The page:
Although increases in health care premiums have slowed in recent years (see our recent blog), they may increase more rapidly in the coming years. In addition, out-of-pocket costs may be on the rise. This blog examines why this could happen and what families can do to protect themselves against higher premiums and out-of-pocket costs.
There are several reasons that health insurance premiums could increase. For one, there has been an increase in the use of health care services due to improvements in the economy and more people having insurance coverage due to the Affordable Care Act (ACA). When insurers must pay for increased use of services, those costs are often passed on to the consumer as premium increases. Also, insurers offering plans in the ACA exchanges may have set artificially low premiums initially to attract customers, knowing that consumers tend to stick with their insurance plans. Raising premiums is a way that insurers can offset initial low premiums. Other reasons include rising drug prices and the phase-out of ACA protections for insurers, costs which insurers will pass on to consumers to some extent. In addition, when employers face increased benefits costs, these will often be offset by making employees pay a greater share of premiums than they used to.
According to a recent Kaiser Family Foundation analysis of preliminary 2016 premiums in 10 cities, costs for the lowest and second-lowest cost silver plans – where the bulk of enrollees tend to migrate – are changing relatively modestly in 2016, although increases are generally bigger than in 2015. BUT, the plans which had the lowest cost last year may not be the same plans that have the lowest cost this year. In other words, to stay in the most affordable plans, a consumer may have to switch plans or insurance companies in most of those cities.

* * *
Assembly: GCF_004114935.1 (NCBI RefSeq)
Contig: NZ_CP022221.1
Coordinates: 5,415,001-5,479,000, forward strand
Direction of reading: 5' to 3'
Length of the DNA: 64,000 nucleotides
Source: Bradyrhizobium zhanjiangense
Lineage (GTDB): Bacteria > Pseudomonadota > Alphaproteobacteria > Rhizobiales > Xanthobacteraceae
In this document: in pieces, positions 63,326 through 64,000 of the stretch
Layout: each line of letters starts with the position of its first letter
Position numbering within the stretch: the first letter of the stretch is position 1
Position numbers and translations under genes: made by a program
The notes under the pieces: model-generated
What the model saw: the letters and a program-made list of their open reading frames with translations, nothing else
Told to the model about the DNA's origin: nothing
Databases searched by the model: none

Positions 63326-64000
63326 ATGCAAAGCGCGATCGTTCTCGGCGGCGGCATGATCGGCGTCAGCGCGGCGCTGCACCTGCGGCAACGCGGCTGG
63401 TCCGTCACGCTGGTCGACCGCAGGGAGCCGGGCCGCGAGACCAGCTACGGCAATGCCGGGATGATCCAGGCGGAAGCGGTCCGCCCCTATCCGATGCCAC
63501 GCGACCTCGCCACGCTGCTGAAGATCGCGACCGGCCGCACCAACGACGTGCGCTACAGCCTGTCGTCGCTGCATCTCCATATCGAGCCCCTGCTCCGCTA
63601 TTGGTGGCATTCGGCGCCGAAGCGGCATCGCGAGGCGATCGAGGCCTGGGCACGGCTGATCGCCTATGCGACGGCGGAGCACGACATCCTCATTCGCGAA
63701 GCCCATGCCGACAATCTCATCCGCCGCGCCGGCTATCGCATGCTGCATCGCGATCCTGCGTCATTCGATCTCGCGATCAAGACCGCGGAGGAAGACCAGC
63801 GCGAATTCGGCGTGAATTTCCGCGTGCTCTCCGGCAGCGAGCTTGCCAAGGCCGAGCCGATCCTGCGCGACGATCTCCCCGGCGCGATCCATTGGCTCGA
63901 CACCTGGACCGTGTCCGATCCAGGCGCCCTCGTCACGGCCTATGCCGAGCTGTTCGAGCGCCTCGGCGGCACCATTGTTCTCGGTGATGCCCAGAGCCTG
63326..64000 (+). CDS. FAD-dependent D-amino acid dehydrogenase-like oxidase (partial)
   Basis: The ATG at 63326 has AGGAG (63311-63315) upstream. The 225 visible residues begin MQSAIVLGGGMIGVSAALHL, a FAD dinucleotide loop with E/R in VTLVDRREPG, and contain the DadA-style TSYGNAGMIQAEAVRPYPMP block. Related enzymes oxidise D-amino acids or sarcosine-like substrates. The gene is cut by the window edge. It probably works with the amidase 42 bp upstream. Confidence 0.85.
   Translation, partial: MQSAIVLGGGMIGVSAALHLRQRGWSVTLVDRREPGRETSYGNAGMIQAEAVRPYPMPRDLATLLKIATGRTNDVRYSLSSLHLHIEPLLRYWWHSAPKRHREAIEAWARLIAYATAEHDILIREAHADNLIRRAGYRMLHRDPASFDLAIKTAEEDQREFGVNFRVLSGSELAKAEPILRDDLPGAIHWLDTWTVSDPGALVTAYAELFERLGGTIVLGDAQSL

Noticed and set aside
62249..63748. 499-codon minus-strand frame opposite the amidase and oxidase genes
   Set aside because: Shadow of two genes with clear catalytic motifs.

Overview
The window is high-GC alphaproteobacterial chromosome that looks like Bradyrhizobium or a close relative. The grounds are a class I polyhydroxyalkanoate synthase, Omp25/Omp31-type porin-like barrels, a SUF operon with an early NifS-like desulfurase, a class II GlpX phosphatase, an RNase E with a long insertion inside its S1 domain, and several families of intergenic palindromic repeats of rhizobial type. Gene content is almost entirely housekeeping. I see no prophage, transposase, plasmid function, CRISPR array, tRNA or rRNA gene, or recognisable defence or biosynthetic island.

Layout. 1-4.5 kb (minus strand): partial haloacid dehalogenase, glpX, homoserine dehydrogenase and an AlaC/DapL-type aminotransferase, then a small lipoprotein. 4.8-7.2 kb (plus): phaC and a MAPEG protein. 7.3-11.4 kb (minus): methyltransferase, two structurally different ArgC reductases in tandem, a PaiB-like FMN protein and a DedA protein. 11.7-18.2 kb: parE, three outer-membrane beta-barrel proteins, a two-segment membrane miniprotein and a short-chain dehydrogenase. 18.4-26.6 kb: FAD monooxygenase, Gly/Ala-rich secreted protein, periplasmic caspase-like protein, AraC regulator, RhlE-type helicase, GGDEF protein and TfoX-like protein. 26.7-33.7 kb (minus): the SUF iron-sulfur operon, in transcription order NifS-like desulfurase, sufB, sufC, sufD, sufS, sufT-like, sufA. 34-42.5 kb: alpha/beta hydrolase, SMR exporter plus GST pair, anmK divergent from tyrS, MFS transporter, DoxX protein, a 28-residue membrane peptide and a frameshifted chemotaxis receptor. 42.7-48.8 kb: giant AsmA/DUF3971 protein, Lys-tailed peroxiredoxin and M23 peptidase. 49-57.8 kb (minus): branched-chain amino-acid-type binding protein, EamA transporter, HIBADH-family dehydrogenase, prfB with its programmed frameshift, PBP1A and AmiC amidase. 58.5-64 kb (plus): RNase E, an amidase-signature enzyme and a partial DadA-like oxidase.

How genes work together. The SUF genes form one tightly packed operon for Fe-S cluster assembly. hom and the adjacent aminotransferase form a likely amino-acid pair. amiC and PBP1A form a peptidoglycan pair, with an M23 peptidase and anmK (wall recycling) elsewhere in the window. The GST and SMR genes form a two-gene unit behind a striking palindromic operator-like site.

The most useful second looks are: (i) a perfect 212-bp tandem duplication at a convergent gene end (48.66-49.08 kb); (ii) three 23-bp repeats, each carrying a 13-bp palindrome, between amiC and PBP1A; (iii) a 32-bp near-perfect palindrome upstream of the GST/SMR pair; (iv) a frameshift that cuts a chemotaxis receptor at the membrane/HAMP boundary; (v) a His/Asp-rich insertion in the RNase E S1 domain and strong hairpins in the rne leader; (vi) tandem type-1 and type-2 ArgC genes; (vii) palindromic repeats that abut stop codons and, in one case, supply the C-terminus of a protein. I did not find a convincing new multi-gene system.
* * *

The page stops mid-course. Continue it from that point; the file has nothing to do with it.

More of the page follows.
Generally, there is a trade-off between premiums and out-of-pocket costs. To save money on insurance premiums, employers may choose plans with higher out-of-pocket costs for employees. In the exchanges, plans with lower premiums are likely to have higher out-of-pockets costs.
To save on premiums --
To save on out-of-pocket costs --
*See the earlier blog post, What The Insurance Jargon Means for Families, which explains how to make sure that you are being billed correctly and that your insurance plan is covering what it is supposed to cover. About 80% of medical bills include some errors. See also the resource within that blog post about questions you should ask before paying any medical bill. Families also may want to look at the NY Times review of “America’s Bitter Pill” which addressed how to understand medical bills, and how to appeal denial of benefits on claims.
In summary, families of children with special needs can pick the best plans by comparing five key areas: premiums, deductibles, copayments, coinsurance, and out-of-pocket maximums (also see Resources.) There are also application assistors and a telephone help-line available if families need help.
Lauren Agoratus is the parent of a child with multiple disabilities who serves as the NJ Coordinator for Family Voices. She also serves as the southern coordinator in her state’s Family-to-Family Health Information Center.